children community in school is growing diverse due to their family origins which have different and unique structures, and to
demographic movements. A diverse community represents diverse demands. The school leader shall be the manager and the
teacher, the planner and the implementer, the school advocate and its critique, so as to be committed and able to perform its
responsibilities (Pierce & Stapleton, 2002), comply with the requirements of DAR and MAS and find the right balance between
different stakeholders. There are many complex roles a leader shall take which means assuming many accountability,
however, not always justified by the salary. But, our main concern is to save the public schools, and in order to be able to
compile such a mission, we need a new kind of leadership, visionary, able to understand what will happen to school at 5 to 10
years following, to identify problems and to know how to respond the needs in change of the community (Pierce & Stapleton,
2002). This essay is a review of key issues, trends and current policy in Albanian school leadership at pre-university education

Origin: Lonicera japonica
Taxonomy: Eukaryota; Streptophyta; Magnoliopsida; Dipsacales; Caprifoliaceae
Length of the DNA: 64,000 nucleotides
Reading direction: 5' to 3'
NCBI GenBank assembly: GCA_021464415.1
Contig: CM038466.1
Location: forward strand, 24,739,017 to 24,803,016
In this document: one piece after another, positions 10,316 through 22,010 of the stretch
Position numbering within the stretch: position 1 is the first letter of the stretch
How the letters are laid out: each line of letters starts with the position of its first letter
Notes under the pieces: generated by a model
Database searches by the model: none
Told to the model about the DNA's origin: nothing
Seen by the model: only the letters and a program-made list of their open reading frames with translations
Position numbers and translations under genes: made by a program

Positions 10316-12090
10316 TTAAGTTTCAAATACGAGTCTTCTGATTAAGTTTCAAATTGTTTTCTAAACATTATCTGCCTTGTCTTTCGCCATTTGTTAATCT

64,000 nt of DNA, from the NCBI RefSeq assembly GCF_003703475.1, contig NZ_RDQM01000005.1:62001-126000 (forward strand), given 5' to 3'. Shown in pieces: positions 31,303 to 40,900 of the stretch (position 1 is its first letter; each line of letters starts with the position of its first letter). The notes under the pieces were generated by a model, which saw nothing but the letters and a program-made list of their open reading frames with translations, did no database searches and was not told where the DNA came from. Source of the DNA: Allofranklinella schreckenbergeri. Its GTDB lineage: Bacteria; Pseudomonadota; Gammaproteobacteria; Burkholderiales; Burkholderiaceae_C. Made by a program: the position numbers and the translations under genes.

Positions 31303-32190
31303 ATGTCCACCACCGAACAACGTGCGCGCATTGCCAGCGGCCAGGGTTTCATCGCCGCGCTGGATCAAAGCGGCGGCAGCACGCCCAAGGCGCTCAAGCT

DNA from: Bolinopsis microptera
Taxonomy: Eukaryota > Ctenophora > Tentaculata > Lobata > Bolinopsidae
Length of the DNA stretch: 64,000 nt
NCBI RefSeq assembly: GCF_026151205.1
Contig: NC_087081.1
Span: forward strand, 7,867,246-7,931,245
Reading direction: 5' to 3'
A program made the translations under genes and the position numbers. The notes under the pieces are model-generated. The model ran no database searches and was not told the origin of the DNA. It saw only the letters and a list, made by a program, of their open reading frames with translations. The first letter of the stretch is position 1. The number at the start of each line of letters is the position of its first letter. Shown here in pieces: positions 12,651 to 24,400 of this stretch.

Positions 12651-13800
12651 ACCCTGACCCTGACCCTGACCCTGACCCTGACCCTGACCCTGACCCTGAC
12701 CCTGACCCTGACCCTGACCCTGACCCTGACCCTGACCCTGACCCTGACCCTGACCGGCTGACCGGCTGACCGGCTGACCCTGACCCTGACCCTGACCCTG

system during 1995-2012.
Keywords: school leadership, policy, practice, criteria.
1. Introduction
Reforms in education doesn't last more than the mandate of policymaker (Elmore, 2004). The political influence in the
Albanian education system has been present and ongoing for a long time, affecting therefore the formal and informal
concept of a school leadership.
After the ‘90s, it should be noted how much efforts has been made to change schools. An increasing number of
undertaken reforms are relating with educational practices in response of new demands for accountability and quality,
teacher professional development, curricula, textbooks, technological innovations and their use in classes, the
performance of students and the skills required to challenge job market, etc.
The following is a brief summary of the mission and duties appointed on the leading authorities in the field of
education by the law no. 7952, dated 21.06.1995 “On pre-university education system” in Albania. This Law was in force
until 2012.
2. Leading Educational Authorities in Albania, the Pyramid (Until 2012). A Brief Summary Based on Legislation
At the national level: The Council of Ministers, Ministry of Education and Science (MASH).
The Council of Ministers designs the general national policies, approves the national strategy of pre-university